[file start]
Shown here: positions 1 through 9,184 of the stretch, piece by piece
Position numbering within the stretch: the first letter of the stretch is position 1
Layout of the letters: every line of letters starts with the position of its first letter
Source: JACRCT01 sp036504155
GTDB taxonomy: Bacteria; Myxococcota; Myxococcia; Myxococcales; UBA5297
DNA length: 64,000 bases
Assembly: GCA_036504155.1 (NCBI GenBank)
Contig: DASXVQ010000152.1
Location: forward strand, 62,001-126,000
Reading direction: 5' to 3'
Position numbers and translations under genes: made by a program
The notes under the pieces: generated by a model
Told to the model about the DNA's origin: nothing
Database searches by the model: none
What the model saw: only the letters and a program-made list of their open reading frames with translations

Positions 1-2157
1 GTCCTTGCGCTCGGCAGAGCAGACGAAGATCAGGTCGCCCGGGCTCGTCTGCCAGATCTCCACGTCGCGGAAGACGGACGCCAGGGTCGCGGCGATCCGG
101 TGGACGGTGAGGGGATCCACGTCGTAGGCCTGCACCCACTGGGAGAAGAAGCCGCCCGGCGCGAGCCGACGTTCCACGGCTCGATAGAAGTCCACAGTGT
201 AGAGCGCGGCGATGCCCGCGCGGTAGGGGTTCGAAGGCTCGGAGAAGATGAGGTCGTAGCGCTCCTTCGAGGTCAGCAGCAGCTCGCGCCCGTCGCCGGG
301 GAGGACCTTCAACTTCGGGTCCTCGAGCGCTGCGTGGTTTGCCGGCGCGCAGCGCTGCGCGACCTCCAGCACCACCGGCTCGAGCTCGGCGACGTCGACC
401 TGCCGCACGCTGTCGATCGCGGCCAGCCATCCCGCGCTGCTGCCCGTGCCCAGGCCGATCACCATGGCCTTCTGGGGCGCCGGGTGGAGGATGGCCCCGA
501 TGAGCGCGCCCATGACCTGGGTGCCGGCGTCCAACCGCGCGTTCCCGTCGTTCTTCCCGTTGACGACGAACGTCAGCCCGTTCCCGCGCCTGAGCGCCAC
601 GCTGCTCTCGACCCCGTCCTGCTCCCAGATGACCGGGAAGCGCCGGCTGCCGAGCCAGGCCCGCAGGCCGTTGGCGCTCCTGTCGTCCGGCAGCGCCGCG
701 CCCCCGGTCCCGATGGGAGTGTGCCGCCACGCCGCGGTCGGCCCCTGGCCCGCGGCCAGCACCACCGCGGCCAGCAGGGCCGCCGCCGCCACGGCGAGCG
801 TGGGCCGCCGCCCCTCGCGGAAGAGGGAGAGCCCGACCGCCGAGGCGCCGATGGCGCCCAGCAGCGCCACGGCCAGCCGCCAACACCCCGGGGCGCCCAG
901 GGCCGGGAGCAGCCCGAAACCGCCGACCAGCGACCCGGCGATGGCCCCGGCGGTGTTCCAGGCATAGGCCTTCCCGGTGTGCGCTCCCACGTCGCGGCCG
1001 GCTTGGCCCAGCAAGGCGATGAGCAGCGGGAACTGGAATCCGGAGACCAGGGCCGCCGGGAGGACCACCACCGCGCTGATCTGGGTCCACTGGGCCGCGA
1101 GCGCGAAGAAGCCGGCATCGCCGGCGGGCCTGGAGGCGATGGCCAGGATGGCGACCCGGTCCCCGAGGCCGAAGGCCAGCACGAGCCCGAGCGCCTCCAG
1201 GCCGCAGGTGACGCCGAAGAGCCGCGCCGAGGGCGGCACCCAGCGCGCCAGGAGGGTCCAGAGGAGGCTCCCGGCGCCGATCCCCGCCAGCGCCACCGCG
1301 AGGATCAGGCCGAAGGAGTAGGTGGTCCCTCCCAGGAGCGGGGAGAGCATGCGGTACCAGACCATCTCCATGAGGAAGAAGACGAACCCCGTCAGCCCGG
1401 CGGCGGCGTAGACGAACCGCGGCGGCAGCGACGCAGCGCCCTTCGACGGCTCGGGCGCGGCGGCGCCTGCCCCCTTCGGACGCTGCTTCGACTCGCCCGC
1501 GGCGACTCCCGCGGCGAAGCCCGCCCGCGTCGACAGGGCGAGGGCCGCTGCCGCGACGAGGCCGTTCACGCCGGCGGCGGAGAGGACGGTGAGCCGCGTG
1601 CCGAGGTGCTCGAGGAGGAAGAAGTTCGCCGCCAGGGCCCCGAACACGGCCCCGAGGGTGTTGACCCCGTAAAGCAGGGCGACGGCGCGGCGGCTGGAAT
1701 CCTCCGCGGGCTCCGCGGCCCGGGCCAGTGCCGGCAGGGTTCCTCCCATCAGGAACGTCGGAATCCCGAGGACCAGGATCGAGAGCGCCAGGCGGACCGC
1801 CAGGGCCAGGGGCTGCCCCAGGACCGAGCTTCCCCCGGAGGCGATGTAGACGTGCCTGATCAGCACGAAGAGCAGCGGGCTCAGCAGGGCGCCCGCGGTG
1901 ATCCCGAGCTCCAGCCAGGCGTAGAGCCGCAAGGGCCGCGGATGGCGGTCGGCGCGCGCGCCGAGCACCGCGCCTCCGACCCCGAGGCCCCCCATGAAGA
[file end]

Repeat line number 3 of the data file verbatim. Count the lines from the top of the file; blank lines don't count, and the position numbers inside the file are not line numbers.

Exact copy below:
Layout of the letters: every line of letters starts with the position of its first letter